Early-warning system for student progression issues

Sarah Fletcher, Programme Co-ordinator

School of Medical Education

Faculty of Medical Sciences

What did you do?

The Master of Medical Education programme employs an early-warning system, allowing us to identify students who may be having issues early on and provide support.

Who is involved?

It focusses on identifying early on students who are not attending teaching sessions and/or not submitting/attending for assignments. An escalating series of contacts, by email and formal letter, is put in place depending on how many sessions, assessments the student has missed.

How do you do it?

Attendance is monitored by the Course Secretary, who informs the module leaders and Degree Programme Director of any non-attendances. Email communication on non-attendance is generally sent by the Course Secretary, other than one email that is sent by the Degree Programme Director.

Non-submission is monitored by the Programme Co-ordinator, and is highlighted to the Degree Programme Director immediately following the relevant assignment deadline/date.

The Programme Co-ordinator also does a general check of student attendance and submission statistics at the start of each month, identifying any repeated non-attendance and/or non-submission. If the student meets the level of non-attendance/non-submission where a formal letter is required, this is drafted by the Programme Co-ordinator according to a set template and signed off by the Degree Programme Director.

Why do you do it?

1. For a number of our teaching sessions there is a choice for the students as to which date to attend. For a session for which there are a number of instances to choose between, non-attendance of one instance triggers a reminder email reminding the student to book onto another instance.

2. The student may miss the last instance of a particular session (this includes students who receive email 1 and do not rebook), or there may be only one instance of the session available. If the student misses all instances of a session, a second email is triggered, highlighting that they have missed the session and that repeated non-attendance can be a progression issue. The Programme Administration’s contact details are given in case they have any queries.

3. Each module on this course has on average three study days, or three study days and one group tutorial. If a student misses two teaching sessions on the same module, an email is triggered from the Degree Programme Director highlighting that the student’s progress is unsatisfactory due to ‘missing x sessions’. This email can also make reference to non-submission of assignments. The student is asked to contact the Programme Administration to arrange to meet with the Degree Programme Director to discuss their progress.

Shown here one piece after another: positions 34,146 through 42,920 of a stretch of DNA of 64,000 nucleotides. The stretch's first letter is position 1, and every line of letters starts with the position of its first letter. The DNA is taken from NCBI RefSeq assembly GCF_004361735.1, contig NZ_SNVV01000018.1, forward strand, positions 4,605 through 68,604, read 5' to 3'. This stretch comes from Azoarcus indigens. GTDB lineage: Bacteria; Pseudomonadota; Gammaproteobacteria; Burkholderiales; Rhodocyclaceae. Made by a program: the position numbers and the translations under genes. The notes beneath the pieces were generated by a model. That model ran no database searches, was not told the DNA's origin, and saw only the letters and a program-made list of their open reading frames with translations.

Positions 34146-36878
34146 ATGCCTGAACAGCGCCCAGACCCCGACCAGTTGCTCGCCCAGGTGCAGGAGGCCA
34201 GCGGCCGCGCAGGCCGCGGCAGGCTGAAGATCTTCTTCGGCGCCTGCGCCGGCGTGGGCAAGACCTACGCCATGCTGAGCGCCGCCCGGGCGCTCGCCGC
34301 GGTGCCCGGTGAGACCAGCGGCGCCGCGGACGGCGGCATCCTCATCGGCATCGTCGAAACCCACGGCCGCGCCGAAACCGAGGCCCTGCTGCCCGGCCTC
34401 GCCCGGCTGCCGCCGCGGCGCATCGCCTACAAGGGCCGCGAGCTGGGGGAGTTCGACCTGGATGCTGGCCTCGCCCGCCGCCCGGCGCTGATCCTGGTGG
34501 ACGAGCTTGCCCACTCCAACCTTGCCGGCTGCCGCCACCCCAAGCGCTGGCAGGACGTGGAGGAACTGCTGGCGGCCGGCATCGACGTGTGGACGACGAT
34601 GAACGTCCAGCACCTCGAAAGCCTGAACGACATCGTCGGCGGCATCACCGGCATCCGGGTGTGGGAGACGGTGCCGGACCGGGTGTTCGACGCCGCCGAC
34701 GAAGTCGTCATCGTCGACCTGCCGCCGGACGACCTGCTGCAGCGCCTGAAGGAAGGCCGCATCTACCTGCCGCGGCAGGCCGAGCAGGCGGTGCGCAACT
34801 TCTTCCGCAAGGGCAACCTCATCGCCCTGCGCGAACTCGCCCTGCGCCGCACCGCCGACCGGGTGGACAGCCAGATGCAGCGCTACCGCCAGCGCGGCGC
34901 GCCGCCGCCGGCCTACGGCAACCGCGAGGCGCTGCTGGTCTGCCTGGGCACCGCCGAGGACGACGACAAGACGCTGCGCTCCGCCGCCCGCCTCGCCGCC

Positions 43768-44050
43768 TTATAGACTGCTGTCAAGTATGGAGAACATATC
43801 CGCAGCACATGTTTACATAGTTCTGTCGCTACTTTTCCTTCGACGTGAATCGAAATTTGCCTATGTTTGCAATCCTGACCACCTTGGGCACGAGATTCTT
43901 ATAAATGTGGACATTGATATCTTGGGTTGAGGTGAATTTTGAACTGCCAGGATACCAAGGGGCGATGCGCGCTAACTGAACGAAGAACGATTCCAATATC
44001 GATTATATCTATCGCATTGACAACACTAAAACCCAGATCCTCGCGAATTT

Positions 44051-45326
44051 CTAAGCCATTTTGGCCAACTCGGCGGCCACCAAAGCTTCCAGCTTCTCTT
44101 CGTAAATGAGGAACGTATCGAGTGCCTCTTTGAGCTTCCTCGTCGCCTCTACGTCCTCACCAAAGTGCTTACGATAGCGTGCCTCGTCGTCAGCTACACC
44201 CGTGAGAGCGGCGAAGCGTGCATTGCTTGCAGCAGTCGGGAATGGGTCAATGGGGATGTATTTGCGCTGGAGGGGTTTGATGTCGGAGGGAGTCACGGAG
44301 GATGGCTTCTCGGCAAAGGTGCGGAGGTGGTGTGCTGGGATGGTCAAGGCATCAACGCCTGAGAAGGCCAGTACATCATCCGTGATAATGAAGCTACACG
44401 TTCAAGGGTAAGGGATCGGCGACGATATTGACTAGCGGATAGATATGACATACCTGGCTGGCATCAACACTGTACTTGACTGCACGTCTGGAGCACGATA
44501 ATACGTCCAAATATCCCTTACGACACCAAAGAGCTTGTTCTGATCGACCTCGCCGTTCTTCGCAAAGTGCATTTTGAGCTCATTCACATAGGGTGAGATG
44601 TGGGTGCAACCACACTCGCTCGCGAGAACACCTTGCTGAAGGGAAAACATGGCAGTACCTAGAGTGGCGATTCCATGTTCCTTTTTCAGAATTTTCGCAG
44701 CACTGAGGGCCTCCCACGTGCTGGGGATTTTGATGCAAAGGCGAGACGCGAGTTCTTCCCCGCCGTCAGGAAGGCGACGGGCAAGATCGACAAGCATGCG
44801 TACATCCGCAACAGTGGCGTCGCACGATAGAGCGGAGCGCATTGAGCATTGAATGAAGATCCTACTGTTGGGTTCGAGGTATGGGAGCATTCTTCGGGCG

4. If a student misses three teaching sessions for a module, a formal letter is triggered, which makes mention of the student not being able to submit for the assignment. The student is again invited to contact the Programme Administration to arrange to meet with the Degree Programme Director to discuss their progress. The student is given a deadline by which to do so. This is usually approximately one month from the date of the letter.

5. If the student does not respond to the above letter by the stated deadline, a final formal letter is triggered which states that if the student does not respond by a stated deadline (also usually approximately one month from the date of the letter) they will be withdrawn. 6. A withdrawal request is submitted to Student Services if the final letter is not responded to.

Does it work?

The above system has had a positive effect on our attendance statistics, as attendance issues are tackled early. There has been a reduction in the number of non-progression letters that we have needed to send out, due to issues being tackled at points 1, 2 and 3 of the process. The effectiveness of the system has been highlighted by our Board of Studies.

The introduction of the clause into the letter in point 4, about students not being able to submit for a module if they have missed ‘x’ amount of sessions, is a relatively new addition. We expect it to tackle what was previously a loop-hole, where students could miss all the teaching for a module but still submit the assignment.

Contact details

Sarah Fletcher, Programme Co-ordinator




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